It is thus imperative that an understanding of these issues is contingent, contextual and situational and not ahistorical or unchanging. To view veiling through the prism of patriarchal oppression and nothing else is to reduce the garment to its immediate meaning, discounting the heterogeneity of reasons why women don the hijab. To view the hijabas a contest between men and women, oppression and freedom, patriarchy and liberation is to reduce hijab-wearing women to their immediate identities of victims of patriarchy, denying them their agency and, therefore, viewing the world through a narrow dichotomy.

War on women’s bodies

The recent attack on the hijabcannot be seen in isolation but as part of the larger global politics starting from 9/11 when symbolic representations of Muslim identity in public were complicated by certain countries in Europe legislating to ban the hijab in state-run institutions, including schools. The representation of Islamic norms as incompatible with modern secularism led not just to a ban of the hijabbut also the burkini. But symbols of the Christian religion continued to be worn publicly without being challenged. Similarly, In India, where the hijab is being attacked for disrupting the ‘uniform style of clothes’, no other religious symbols displayed on the body are being questioned.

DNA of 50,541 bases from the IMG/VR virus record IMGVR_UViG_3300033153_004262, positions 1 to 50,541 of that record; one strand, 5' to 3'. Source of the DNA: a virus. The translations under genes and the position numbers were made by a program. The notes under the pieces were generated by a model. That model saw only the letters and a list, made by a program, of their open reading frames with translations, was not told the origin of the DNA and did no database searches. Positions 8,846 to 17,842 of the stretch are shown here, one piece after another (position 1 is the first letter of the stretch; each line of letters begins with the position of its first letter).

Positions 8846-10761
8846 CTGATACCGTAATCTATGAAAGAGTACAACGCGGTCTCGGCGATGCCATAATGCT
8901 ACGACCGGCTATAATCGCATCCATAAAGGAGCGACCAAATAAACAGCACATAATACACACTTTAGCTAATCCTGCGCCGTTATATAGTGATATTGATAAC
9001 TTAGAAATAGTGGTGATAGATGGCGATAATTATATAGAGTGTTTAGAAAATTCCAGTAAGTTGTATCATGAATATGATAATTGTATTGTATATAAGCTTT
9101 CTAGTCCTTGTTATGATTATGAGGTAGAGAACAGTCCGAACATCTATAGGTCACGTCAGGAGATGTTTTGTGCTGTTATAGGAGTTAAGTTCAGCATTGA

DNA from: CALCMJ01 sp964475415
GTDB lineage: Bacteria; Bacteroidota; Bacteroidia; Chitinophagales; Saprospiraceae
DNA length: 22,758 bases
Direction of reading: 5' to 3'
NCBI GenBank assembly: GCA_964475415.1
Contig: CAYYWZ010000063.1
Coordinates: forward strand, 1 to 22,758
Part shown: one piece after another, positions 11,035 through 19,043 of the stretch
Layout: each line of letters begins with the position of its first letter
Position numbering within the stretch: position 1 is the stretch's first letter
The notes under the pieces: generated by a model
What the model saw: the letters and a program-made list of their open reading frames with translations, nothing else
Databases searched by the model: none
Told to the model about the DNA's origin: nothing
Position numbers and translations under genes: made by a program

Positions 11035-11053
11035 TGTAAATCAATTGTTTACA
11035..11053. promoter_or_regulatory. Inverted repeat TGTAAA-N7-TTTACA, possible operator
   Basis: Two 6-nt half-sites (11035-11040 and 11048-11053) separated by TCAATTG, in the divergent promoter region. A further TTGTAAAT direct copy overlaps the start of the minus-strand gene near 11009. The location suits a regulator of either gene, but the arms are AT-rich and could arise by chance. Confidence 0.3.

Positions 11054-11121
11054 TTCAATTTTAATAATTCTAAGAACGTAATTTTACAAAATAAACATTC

While the students filed a case declaring that the hijab was an ‘essential part of Islam’, the High Court of Karnataka gave an interim order restraining students from wearing any religious symbols in classrooms. Given that there are only a few months left for their final examination, the order can be seen only in one light: the logic of right-wing majoritarianism.

Young women are asked to either fall in line with secular (read: majoritarian) norms or forego education. For feminists, both are equally non-viable. Cultural and religious heterogeneity being erased to achieve a secular public that is nothing but a radicalised Hindutva way of life or women’s right to education (a hard-fought gain) being foregone to give in to ethno-communal patriarchies.

This brings us to an equally important point: what about communitarian patriarchies and the equally distressing war on women’s bodies that right-wing Islamic organisations are waging? While powerful voices within the community are arguing that the hijabis neither a critical symbol of Islamic identity nor one of women’s choice, one cannot help but ask: why then is the hijab so contested and what is women’s agency? Can only those women who question religious and cultural norms be seen as having agency while those who don the hijab but negotiate other gender norms be perceived as ‘pawns’?

Such a position only brings a false dichotomy between Enlightenment assumptions about progressive secular rationalism and the supposedly premodern, patriarchal nature of Islam.

It is time the women’s movement moved beyond such dichotomous views to listen to heterogeneous voices that speak beyond institutionalised spaces of feminism, and ask: what do Muslim women want?

The writer teaches anthropology and gender studies at Krea University.